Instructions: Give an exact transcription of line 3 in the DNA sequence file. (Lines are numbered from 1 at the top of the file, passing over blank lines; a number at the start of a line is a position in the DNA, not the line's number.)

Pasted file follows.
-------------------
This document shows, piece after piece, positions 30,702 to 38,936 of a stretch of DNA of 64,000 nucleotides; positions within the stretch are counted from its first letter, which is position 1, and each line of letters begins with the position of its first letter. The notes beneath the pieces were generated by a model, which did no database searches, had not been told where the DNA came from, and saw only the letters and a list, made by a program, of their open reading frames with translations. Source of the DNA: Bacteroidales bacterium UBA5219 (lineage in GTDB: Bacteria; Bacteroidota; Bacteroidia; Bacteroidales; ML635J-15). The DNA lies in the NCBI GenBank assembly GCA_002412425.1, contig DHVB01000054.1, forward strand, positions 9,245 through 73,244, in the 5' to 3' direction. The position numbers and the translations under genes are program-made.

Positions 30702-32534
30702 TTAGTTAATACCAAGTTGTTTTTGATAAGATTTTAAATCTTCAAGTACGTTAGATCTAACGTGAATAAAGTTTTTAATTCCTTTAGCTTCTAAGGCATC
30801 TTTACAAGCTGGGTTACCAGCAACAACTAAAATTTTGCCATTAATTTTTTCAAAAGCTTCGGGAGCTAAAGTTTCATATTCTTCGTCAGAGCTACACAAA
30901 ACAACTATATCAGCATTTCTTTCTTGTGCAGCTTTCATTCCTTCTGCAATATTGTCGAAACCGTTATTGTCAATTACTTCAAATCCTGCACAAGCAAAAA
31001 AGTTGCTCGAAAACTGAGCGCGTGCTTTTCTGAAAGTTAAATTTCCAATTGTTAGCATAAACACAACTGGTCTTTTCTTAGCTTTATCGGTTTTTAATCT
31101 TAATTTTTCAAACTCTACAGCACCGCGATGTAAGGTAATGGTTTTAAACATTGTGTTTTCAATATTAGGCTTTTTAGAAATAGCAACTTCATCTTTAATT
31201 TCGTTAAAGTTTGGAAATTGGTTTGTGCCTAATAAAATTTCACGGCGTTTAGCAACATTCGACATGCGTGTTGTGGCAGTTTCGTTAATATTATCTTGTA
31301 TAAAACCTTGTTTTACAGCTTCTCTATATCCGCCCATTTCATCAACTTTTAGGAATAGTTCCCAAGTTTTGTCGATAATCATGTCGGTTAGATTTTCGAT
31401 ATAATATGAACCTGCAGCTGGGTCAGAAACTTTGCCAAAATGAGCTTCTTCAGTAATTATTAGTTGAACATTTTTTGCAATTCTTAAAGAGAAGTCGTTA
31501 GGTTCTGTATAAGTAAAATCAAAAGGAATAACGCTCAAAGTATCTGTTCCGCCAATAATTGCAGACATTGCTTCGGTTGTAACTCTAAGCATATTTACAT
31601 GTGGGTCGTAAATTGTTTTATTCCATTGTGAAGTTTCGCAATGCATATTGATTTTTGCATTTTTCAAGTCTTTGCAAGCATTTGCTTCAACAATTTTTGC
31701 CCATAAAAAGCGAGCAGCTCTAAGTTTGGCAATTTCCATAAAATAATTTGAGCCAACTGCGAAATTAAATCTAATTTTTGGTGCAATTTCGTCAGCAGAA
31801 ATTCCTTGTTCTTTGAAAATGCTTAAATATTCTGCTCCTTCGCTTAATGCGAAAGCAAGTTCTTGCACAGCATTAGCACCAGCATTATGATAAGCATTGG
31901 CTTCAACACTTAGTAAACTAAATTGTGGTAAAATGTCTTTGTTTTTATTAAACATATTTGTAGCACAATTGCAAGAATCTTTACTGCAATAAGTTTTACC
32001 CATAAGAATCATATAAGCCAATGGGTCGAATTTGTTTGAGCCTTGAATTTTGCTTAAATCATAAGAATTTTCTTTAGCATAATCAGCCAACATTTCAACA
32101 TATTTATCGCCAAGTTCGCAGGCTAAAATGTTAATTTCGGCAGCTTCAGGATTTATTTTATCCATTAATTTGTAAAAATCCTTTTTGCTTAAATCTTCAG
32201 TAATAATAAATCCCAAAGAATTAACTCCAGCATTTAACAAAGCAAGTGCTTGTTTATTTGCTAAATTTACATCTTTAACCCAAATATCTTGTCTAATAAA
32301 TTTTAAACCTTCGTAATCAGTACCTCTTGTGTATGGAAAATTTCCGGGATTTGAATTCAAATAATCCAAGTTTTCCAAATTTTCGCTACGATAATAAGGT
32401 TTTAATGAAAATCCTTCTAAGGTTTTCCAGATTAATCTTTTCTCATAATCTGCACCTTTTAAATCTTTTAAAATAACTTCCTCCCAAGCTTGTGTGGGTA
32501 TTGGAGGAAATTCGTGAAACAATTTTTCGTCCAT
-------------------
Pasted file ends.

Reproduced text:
30702 TTAGTTAATACCAAGTTGTTTTTGATAAGATTTTAAATCTTCAAGTACGTTAGATCTAACGTGAATAAAGTTTTTAATTCCTTTAGCTTCTAAGGCATC